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These two books are in many ways strikingly similar. Both attempt a kind of archaeology of knowledge on large questions of literary history. Both are concerned with historicising concepts and categories long taken for granted. Both therefore work by defamiliarising what we have come to take as a given: the literary canon, the idea of literature itself. Both relate the changes in the idea of literature to intellectual labour, to print culture, and to gender. Both use history to explain the origin—and, by extension, the present state—of essential aspects of the critical profession. And both are therefore at least as concerned with the late twentieth century—what Kramnick calls 'the present crisis' (p. 237)—as they are with the eighteenth and early nineteenth. Together, they provide an intriguing reconsideration of the idea of literature from the middle of the eighteenth century through the first third of the nineteenth.

Kramnick's Making the English Canon is an ambitious book. Its concern is not so much with canon-formation per se—there is little discussion of what is in and what is out—as with the rise of the modes of reading applicable to a canon of great, but necessarily difficult, works. In the wake of the battle of the books, Kramnick argues, came two opposed but never entirely separable approaches to vernacular works, one belletristic and 'aesthetic'. the other scholarly and 'historicist'. The latter in particular, with its demand for specialised literary labour, contributed to the conception that certain older English works (Shakespeare and Spenser in particular) required a more disciplined reading than the gentlemanly and amateurish aesthetic of Addison or Shaftesbury was able to provide. This served to set off a body of privileged works from more popular but less dignified writings. The bulk of the book is given over to case studies of interpreters of the works of the English Renaissance, both well-known (including Thomas Warton, Samuel Johnson, and Richard Hurd) and obscure (William Dodd, William Huggins, William Kenrick). An intriguing 'Afterword' relates this history of the canon and its interpretation to the modern canon wars—in particular, what Kramnick calls 'the intellectual arrogation of English literature' (p. 242)—which he sees as a by-product of the wars between the two kinds of reading.

The chronological limits stated in the subtitle are slightly misleading; although there are a few references to the early decades of the century, the book is really concerned with the outburst of critical investigation between Dodd's Beauties of Shakespeare (1752) and Elizabeth Montagu's Essay on the Writings and Genius of Shakespear (1769). Such boundaries are understandable, since the large topic threatens to get out of hand if not strenuously reined in. Unfortunately, though, some relevant material is arbitrarily excluded. Works from the early part of the eighteenth century (like Peter Whalley's Enquiry into the Learning of Shakespeare and John Hughes's groundbreaking six-volume edition of Spenser's Works) and others from the later part (Edward Capell's Notes and Various Readings to Shakespeare and Thomas Warton's History of English Poetry) would have provided some useful context. And Making the English Canon might have benefited from more attention to earlier English antiquarians—Cheke, Nowell, Camden—and their relationship to the historicists of the eighteenth century.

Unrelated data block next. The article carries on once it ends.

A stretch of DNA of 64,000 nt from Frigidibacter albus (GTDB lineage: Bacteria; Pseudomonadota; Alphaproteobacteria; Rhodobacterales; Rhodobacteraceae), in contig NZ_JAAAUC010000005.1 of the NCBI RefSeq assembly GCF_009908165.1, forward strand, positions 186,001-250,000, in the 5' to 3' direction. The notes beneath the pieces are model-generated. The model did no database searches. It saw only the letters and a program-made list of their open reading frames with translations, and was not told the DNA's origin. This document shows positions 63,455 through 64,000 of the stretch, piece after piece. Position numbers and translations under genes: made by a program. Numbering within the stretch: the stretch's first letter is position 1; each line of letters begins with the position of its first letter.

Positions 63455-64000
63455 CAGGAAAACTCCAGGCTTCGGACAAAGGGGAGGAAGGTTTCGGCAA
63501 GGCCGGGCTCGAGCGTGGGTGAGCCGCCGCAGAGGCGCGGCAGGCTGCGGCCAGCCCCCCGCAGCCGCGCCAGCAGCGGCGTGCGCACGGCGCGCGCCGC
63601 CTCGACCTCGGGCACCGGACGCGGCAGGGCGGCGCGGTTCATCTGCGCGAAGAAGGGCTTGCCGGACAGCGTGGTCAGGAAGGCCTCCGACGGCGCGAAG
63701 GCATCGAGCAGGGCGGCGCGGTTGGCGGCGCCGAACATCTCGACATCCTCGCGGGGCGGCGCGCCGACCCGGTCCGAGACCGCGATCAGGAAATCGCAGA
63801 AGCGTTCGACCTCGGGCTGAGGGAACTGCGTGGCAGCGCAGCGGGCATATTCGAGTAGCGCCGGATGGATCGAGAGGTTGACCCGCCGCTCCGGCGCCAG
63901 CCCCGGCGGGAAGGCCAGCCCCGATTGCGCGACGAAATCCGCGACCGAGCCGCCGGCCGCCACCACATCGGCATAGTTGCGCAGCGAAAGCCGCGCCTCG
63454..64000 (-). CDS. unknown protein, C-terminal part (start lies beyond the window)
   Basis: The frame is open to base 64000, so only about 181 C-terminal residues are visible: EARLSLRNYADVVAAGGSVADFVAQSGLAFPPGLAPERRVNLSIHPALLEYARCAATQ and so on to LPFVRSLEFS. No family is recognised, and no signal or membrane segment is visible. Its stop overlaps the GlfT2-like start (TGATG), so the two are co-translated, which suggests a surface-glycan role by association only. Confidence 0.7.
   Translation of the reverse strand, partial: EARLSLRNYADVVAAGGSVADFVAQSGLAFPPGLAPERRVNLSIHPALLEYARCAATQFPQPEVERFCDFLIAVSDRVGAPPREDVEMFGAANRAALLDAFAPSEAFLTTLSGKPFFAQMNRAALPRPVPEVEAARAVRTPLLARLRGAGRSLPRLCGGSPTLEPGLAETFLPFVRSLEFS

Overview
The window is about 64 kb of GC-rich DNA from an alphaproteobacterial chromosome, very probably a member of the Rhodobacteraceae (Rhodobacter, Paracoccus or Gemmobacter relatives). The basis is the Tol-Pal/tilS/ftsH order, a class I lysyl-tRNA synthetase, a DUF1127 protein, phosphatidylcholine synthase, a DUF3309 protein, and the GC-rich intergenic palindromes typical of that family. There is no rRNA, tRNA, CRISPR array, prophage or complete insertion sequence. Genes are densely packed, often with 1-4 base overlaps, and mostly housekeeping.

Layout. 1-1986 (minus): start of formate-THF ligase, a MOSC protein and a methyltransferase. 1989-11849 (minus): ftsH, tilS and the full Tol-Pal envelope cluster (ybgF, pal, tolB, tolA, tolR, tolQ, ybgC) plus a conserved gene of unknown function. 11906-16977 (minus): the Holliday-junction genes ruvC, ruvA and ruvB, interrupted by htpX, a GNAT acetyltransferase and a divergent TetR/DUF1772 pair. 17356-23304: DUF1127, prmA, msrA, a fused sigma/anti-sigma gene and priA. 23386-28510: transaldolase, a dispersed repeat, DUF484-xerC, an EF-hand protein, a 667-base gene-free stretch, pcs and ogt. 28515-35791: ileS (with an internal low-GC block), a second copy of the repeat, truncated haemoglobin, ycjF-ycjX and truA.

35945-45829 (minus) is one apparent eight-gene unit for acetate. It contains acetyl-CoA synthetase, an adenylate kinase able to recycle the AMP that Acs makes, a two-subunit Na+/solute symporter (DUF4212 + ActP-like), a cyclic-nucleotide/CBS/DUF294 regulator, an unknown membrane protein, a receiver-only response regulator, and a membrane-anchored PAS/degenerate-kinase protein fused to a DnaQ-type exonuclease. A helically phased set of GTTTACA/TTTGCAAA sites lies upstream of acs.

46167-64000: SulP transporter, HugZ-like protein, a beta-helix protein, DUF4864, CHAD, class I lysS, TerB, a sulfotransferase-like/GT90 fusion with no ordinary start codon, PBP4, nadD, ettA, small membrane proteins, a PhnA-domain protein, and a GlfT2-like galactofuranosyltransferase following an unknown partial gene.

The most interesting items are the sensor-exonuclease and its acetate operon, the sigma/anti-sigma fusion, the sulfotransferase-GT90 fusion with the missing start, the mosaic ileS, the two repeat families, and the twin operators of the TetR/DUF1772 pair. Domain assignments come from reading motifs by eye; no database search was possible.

A more significant exclusion, though, is any extended consideration of Milton—who, even more than Shakespeare and Spenser, contributed to the idea of a 'classic' English literary canon. His own canonisation came quickly: Patrick Hume's annotations on Paradise Lost (1695), for instance, mark the first time an English text written after 1500 received the scholarly treatment previously reserved for the classics, and Alexander Cruden's Verbal Index to Paradise Lost (1741) was the first concordance of a modern English work. But perhaps it is unfair to fault a book of such wide scope for its omissions. Kramnick's study of the critical environment that shaped our notions of canonicity will be welcomed not only by those concerned with the eighteenth-century canon, but also by those interested in our own canon wars.